Over a century ago, Dorothea Mackellar was on holiday in London when she wrote an ode to her homeland, Australia. Titled “My Country,” the poem is famed for its second stanza, which begins: “I love a sunburnt country.” In an overcast London, she longed for Australia’s blue skies and bright sun. Ever since, Australian tourism advertisements have lured visitors to Australia’s shores with a promise of “the perfect sun-soaked holiday” or “year-round sun on a beach all to yourself.”
It’s great marketing, but it’s also true. Australia is the sunniest continent on earth. But Australia’s blue skies offer a lot more than just ideal holiday weather. In the last decade, Australia has emerged as a solar powerhouse and now, with some of the world’s largest solar farms being built across the country, it’s likely Australia will continue to be a global trailblazer on harnessing renewable energy.
Driven by the falling costs of solar panels and high electricity prices, more than a quarter of all Australian households now have rooftop solar units. Due largely to shopping centers, hospitals and commercial buildings increasing their focus on sustainability, medium-scale solar power has also seen growth, having increased by more than 700 percent since 2015. In 2019, around 8 percent of Australia’s electricity was generated by solar power. The Australian Energy Market Operator expects this to rise to 25 percent by 2040.
Rooftop solar aside, large-scale solar farms are also popping up around the country. In central Australia, an ambitious plan to build the world’s largest solar farm with the capability of exporting to and powering 20 percent of Singapore is underway. South Australia, which already receives half of its electricity from renewables, has just signed off on three new solar plants, with a target of being 100 percent renewable by 2030.
A recent report by the International Renewable Agency ranked Australia as one of the countries to benefit the most from a transition to a wholly renewable energy market. The report found that Australia has “economically demonstrated solar and wind energy resources estimated to be 75 percent greater than combined coal, gas and uranium resources.”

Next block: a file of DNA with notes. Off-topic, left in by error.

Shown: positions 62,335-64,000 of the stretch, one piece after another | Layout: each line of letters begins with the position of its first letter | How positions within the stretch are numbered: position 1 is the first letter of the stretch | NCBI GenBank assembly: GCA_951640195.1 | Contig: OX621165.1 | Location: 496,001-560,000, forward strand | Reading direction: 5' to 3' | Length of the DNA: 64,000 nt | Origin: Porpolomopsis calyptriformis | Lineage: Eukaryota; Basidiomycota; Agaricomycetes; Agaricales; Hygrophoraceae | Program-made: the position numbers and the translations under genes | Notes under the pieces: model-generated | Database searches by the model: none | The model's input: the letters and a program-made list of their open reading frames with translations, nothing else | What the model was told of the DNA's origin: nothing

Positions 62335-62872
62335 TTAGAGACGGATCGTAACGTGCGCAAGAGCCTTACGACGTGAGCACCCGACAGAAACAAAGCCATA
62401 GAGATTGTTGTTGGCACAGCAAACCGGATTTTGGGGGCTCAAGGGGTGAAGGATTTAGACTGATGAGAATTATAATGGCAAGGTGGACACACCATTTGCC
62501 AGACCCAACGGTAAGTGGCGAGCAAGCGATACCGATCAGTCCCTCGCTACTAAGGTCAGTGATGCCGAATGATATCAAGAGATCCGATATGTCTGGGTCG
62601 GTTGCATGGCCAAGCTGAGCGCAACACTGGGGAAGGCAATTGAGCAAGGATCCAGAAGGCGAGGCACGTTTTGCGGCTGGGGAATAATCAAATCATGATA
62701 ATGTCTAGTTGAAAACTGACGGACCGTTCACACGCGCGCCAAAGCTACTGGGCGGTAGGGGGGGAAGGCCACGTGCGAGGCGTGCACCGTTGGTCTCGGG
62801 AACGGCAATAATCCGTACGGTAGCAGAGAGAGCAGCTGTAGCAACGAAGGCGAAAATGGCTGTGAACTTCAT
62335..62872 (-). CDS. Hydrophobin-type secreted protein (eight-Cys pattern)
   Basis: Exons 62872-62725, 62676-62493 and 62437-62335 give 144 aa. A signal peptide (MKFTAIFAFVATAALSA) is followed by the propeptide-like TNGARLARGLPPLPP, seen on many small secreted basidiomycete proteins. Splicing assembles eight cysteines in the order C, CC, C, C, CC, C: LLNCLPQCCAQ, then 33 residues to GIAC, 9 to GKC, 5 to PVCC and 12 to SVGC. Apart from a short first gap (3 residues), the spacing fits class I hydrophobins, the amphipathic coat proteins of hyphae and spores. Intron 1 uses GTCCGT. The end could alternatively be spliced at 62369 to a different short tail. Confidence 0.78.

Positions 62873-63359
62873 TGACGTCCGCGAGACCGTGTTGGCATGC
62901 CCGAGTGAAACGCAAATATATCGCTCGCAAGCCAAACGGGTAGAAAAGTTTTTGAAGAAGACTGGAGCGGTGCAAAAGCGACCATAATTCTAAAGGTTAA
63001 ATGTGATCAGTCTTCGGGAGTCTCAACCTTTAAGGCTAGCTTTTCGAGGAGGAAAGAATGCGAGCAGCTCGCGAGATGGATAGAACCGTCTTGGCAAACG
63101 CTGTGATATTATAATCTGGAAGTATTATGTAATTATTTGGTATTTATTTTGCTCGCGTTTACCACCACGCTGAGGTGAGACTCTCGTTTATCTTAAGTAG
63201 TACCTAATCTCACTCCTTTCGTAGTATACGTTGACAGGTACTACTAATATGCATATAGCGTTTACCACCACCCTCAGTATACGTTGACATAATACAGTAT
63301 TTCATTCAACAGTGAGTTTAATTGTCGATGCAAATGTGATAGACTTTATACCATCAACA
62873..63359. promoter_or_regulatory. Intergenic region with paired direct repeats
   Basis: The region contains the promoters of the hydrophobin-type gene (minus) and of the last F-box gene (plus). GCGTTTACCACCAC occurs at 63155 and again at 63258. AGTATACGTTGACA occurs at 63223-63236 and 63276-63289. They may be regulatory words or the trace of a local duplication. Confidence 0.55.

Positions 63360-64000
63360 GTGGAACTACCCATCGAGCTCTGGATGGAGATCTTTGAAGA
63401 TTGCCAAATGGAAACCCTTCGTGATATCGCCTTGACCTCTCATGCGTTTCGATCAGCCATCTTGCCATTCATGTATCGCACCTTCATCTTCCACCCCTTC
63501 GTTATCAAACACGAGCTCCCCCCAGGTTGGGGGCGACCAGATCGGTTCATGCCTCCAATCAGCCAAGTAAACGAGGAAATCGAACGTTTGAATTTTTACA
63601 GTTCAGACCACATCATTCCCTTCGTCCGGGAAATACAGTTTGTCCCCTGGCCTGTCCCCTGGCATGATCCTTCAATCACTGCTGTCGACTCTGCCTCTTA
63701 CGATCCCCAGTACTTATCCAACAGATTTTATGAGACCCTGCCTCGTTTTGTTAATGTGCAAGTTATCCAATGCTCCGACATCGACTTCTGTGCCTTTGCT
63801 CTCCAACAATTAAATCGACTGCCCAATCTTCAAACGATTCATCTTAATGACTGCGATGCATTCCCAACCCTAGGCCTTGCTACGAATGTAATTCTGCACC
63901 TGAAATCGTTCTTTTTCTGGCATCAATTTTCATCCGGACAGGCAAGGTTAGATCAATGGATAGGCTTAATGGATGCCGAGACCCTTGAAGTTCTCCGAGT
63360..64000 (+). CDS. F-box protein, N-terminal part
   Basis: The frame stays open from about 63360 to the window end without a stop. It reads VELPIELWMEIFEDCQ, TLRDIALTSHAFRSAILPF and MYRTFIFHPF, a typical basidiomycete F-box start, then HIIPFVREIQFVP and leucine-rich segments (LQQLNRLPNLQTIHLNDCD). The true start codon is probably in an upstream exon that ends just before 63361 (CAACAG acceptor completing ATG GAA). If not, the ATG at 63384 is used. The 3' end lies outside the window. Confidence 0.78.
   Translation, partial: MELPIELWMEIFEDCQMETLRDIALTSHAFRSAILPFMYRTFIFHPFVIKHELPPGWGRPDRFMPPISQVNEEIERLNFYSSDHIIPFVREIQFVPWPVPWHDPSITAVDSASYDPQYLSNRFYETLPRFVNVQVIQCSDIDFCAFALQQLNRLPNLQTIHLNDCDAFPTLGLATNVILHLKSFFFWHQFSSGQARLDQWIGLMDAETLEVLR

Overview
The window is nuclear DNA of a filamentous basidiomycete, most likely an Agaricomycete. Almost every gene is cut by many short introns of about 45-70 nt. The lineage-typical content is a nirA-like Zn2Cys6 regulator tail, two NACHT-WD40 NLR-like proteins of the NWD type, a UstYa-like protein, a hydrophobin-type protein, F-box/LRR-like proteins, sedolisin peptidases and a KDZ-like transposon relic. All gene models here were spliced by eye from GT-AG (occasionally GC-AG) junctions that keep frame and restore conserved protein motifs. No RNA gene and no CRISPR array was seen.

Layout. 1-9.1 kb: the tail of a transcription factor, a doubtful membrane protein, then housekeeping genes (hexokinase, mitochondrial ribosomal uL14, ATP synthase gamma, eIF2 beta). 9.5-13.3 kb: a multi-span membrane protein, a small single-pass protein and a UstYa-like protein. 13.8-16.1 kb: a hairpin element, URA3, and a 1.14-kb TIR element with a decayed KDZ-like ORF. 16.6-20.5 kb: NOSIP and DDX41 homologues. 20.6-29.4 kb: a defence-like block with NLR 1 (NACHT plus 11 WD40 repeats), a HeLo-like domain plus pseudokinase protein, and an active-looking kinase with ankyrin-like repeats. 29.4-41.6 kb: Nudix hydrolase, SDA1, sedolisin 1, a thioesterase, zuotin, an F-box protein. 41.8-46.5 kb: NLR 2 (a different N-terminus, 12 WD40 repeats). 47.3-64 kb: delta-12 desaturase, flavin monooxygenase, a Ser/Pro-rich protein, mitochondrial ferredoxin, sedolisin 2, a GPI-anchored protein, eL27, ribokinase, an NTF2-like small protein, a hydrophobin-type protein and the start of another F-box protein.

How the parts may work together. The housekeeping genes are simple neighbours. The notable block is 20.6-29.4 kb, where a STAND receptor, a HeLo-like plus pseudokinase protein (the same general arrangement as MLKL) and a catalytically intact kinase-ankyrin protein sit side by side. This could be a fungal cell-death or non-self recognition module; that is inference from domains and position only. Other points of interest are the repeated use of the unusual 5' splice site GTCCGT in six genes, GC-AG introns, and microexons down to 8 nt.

Sunshine alone, though, does not guarantee a successful solar industry. Infrastructure and a stable policy environment are essential. Australia is already leading the world in the development of solar technology. Just last month, Australian researchers claimed first in a global race to develop cheaper, more flexible, and more efficient solar panels.
But despite the proven economic and environmental benefits, solar is still often targeted by Australia’s fossil-fuel addicted federal government. Earlier this year, Energy and Emissions Reduction Minister Angus Taylor announced that the government would stop funding solar and wind research. The current government is not the first to shy away from backing renewables. In the last decade alone, three Australian prime ministers have been sacked by their own party for trying to pass meaningful climate and energy policies.
Dr. Richard Corkish, a senior lecturer at the School of Photovoltaics and Renewable Energy Engineering at the University of New South Wales, wrote in response to Taylor’s announcement that “with funding in question, a cloud looms over our sunny solar future.”
“To turn away from a burgeoning industry that’s effectively driving down greenhouse gas emissions, creating jobs and revitalizing regional areas at a crucial juncture is not helpful to our role in the global renewables revolution,” he said.
State and territory governments, however, are still on board. This week, Sydney and Adelaide officially made the switch to 100 percent renewable electricity.
“We are in the middle of a climate emergency,” said Sydney Lord Mayor Clover Moore. “If we are to reduce emissions and grow the green power sector, all levels of government must urgently transition to renewable energy.”
Overall, renewable energy, including solar, windfarms, and hydrogen, is growing at a per capita rate 10 times faster in Australia than the world average. Even those with business interests in the fossil-fuel industry have admitted renewables are the way forward.
Mining magnate Andrew Forrest, once Australia’s richest man, is one of the main financial backers of the large solar project slated to power Singapore from the Australian desert and is looking to replace gas generation with solar and battery storage at his iron ore mines in the Pilbara desert.
Another Australian billionaire and also a financial backer of the Singapore project, Atlassian co-founder Mike Cannon-Brookes, has lambasted the federal government for having “no sensible policy on climate or energy” and urged private businesses to lead the way.
“Faced with government inaction on some of our biggest problems, it’s the business community that can step up and drive meaningful change,” he said.
Cannon-Brookes and Macquarie Bank, as well as Origin Energy chair Kevin McCann, have also thrown their support behind plans to create 1 million green-friendly jobs in the wake of record unemployment due to COVID-19.
“We can use this as an opportunity to electrify so much of our economy, in lots of different ways,” Cannon-Brookes told a launch event on Monday. “We can use it to build a better strategically positioned economy for the future.”